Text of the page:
A little while ago, I wrote about The ‘Energy’ of Violence, in which I suggested that violence can never be fully and truly defeated by violence; it takes something much more powerful.
In response to this, my friend labalienne reminded us that the sort of argument I advanced in my original post must take into consideration the violence against women that, scandalously, so often gets brushed aside.
In response to labalienne’s excellent response, I’d like to offer three points:
Firstly, I’d like to acknowledge that I was wrong.
My first instinct, when confronted with this point, was a kind of self-defence, arguing that this wasn’t what I was talking about and that I would never advocate a kind of ‘passive-ism’ that accepts but does not confront and expose such violence.
Such for my ‘mansplaining’.
My first response *should* have been unconditional listening.
The point that labalienne makes is all too real, and all too often ignored. Us men so often respond with #notallmen (or #notmyblogpost, it seems), without necessarily allowing the gravity of the point to sink in. This is real, and it’s disgusting, and we—I—need to listen to the voices of women far more attentively.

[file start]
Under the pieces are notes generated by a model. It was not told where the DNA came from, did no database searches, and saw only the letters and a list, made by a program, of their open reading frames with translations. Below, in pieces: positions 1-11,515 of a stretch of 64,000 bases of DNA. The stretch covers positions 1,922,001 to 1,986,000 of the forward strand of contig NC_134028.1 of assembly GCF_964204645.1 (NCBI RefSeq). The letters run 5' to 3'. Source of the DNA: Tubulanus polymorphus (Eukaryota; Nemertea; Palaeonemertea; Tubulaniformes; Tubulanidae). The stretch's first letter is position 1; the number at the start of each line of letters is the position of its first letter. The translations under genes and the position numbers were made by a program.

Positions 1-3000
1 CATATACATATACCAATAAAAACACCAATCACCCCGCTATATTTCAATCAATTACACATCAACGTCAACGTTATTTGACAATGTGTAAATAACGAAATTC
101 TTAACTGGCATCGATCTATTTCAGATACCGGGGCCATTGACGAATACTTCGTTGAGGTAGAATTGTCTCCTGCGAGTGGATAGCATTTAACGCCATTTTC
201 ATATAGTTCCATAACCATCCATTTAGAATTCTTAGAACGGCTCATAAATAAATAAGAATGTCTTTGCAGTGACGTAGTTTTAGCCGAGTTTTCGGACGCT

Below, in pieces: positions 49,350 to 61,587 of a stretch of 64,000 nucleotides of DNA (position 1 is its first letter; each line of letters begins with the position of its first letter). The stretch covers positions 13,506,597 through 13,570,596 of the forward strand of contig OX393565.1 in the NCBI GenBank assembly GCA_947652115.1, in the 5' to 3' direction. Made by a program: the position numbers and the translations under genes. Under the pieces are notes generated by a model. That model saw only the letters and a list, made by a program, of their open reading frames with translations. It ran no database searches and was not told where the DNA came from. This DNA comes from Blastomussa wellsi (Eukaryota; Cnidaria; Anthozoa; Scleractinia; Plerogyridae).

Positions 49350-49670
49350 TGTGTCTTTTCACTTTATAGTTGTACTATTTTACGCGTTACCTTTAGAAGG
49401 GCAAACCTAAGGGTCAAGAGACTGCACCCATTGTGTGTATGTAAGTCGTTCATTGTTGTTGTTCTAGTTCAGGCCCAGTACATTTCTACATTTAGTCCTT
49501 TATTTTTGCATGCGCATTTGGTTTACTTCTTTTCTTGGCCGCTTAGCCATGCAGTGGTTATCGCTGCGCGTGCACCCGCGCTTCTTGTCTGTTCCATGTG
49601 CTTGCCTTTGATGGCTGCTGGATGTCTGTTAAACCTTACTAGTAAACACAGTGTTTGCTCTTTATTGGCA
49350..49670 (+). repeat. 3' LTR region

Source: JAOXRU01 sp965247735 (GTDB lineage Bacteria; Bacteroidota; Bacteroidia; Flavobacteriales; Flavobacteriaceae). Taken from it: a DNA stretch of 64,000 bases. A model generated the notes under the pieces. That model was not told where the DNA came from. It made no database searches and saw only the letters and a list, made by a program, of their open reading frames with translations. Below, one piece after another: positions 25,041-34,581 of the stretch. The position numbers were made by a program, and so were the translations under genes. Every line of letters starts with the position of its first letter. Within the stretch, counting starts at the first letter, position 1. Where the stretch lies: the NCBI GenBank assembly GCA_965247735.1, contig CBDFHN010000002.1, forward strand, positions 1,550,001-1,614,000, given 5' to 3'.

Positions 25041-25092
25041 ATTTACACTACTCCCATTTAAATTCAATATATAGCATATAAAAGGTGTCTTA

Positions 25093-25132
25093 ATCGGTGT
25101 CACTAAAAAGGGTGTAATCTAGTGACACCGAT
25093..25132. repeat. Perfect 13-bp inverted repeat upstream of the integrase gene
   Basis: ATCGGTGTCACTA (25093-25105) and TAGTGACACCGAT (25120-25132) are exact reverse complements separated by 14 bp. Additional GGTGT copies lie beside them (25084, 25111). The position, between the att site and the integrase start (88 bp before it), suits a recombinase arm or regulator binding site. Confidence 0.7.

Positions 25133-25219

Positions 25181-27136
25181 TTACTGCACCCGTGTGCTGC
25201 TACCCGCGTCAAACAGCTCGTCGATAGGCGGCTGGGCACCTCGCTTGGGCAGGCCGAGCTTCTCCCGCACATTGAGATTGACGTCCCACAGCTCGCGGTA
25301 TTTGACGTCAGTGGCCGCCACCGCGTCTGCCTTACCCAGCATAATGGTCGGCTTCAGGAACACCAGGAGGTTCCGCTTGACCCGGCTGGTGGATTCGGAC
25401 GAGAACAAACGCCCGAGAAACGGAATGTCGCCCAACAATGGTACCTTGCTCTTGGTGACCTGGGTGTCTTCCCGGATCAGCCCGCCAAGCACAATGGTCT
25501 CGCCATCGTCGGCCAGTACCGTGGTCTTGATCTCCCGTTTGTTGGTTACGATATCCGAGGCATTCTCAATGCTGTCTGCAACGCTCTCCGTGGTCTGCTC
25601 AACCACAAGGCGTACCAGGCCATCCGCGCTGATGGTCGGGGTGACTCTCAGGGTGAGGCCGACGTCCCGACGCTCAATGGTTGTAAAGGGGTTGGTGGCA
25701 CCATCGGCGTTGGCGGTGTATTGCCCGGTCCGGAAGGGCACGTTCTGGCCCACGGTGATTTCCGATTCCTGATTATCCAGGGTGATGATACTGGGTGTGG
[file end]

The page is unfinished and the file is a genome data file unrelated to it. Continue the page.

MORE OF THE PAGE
Secondly, I feel it’s necessary to post the links to the series of articles written by Julia Baird in the Sydney Morning Herald, on the topic of the theology of ‘submission’ and ‘headship’ in Christian marriage and domestic violence (labalienne linked to the first of these in her post, but the second two were not yet written):
- “Submission is a fraught mixed message for the church”
- “Doctrine of headship a distortion of the gospel message of mutual love and respect”
- “Church cannot afford to walk past domestic abuse”
Thirdly, and finally, I want to make a point that I should have in the original post.
I’m white. I’m very, very white.
Violence in our world disproportionately affects people of colour (and especially women of colour), and is all too often inflicted by white men—by people like me.
What we don’t need is for people like me to stand up and talk like we’ve figured out all the ‘solutions’. In my post, the examples I was thinking of as I wrote included a poor Jewish rabbi (Jesus of Nazareth), masses of Indians standing up to the might of the British Empire (Gandhi and his followers), the Civil Rights movement in the U.S., and the nonviolence outlined by (post-prison) Nelson Mandela.*
My job is not to suggest (or appear to suggest) that I have the answers to these things, but to point to those who have experienced such violence and who have overcome not through responding with violence of their own, but with something more powerful. I also need to acknowledge the very real bodily pain and suffering that they experienced, and those who lost their lives in the process (and I thank labalienne, again, for reminding me of this point).
I’d like to keep this conversation going, and I hope the points above are helpful.
* Yes, I am aware (and somewhat disappointed) that all the main examples that were in my mind (Jesus, Gandhi, MLK, Mandela) were male.